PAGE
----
70th Court Industrial Condominium #2 v. Travelers Casualty Insurance Company of America

Filing 24

MEMORANDUM Opinion and Order. Defendant's motion to dismiss 9 is granted. Plaintiff is given leave to amend its complaint to state a Section 155 claim, if it can do so consistent with Rule 11, by May 9, 2017. Status hearing remains set for May 9, 2017 at 9:30 a.m. Signed by the Honorable Jorge L. Alonso on 4/18/2017. Notice mailed by judge's staff (ntf, )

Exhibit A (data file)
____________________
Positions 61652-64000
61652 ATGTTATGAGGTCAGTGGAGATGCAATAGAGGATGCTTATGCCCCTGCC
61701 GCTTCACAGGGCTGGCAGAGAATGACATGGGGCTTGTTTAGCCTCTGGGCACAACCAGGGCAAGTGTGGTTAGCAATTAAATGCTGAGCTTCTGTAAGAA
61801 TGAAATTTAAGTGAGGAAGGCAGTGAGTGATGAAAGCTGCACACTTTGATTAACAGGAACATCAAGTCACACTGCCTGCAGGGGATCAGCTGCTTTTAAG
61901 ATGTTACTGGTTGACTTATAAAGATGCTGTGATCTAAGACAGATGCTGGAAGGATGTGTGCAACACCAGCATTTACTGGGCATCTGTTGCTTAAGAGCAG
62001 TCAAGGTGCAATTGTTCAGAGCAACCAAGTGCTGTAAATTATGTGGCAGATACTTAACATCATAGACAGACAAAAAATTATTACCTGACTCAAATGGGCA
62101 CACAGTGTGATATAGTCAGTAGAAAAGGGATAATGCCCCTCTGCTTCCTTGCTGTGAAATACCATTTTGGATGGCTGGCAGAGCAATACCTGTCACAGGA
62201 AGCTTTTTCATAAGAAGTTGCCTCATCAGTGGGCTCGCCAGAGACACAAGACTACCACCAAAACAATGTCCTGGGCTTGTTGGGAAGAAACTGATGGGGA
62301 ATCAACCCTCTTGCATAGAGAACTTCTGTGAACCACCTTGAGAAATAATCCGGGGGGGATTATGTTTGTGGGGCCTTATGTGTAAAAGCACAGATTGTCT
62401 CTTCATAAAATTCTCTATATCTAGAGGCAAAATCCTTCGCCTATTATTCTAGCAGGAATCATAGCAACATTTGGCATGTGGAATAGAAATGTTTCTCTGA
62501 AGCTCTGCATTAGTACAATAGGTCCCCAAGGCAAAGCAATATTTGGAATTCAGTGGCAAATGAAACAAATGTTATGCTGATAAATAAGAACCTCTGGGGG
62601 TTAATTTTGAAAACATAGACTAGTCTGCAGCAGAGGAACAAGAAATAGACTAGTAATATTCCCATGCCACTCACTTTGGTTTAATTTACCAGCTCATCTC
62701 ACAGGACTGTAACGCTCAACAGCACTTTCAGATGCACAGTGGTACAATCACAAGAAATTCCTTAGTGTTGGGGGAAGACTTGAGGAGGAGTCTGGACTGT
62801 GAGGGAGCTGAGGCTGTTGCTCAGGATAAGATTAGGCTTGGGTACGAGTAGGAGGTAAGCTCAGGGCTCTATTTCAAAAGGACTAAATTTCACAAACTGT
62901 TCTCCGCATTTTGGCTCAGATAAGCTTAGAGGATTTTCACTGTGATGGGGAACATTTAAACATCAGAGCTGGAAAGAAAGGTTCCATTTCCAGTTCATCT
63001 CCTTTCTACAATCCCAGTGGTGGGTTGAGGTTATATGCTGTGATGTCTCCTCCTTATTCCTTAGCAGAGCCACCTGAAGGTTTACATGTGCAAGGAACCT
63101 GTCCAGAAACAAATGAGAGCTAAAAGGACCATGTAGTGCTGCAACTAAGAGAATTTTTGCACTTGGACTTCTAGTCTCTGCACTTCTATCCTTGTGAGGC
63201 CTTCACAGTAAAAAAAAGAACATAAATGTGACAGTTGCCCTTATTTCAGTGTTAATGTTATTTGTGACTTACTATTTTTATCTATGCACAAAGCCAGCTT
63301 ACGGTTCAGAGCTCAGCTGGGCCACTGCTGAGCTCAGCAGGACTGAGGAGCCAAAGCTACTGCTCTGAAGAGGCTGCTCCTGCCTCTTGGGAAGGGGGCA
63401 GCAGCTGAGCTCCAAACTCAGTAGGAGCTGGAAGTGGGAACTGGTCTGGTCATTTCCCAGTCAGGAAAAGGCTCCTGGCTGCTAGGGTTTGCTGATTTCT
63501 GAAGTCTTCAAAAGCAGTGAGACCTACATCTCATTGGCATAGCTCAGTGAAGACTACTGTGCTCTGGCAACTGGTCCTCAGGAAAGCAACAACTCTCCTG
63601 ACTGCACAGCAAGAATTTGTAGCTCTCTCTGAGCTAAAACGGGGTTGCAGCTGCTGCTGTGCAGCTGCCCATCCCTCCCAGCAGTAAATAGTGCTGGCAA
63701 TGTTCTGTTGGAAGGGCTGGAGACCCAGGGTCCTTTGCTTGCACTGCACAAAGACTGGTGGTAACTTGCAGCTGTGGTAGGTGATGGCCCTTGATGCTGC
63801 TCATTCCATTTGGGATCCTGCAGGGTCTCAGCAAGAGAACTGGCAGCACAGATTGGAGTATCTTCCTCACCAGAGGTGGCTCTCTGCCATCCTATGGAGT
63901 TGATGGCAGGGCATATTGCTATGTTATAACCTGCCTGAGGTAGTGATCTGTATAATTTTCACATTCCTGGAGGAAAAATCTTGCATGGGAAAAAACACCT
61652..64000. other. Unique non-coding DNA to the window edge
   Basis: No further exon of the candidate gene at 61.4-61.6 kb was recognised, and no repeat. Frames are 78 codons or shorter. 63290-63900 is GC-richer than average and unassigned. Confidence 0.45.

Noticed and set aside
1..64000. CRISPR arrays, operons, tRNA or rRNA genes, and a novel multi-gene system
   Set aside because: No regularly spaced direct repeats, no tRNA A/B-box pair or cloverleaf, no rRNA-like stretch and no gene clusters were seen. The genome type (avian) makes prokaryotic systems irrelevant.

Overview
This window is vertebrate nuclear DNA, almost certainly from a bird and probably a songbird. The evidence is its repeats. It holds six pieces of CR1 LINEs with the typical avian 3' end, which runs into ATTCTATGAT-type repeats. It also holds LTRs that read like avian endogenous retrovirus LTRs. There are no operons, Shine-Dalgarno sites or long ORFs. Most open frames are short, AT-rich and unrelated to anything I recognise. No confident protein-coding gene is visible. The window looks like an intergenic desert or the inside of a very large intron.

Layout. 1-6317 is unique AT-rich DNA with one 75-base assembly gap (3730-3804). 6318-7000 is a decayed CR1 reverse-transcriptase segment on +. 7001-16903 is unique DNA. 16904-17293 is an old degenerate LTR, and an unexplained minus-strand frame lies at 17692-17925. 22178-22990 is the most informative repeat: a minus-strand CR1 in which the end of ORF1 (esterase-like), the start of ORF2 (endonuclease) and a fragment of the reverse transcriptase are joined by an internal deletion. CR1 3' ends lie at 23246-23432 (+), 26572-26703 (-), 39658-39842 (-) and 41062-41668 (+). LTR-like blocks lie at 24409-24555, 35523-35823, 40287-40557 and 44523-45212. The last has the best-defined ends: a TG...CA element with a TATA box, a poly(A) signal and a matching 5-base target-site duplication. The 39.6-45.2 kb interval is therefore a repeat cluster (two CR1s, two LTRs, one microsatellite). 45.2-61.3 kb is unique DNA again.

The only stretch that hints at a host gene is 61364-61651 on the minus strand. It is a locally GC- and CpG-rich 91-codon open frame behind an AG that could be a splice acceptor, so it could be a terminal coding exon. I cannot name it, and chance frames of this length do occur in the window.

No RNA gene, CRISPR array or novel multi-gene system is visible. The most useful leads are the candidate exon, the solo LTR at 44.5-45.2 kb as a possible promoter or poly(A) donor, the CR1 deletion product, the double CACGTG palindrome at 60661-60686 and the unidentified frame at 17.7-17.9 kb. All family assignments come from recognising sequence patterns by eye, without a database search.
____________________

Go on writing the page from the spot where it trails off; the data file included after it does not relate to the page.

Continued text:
Download PDF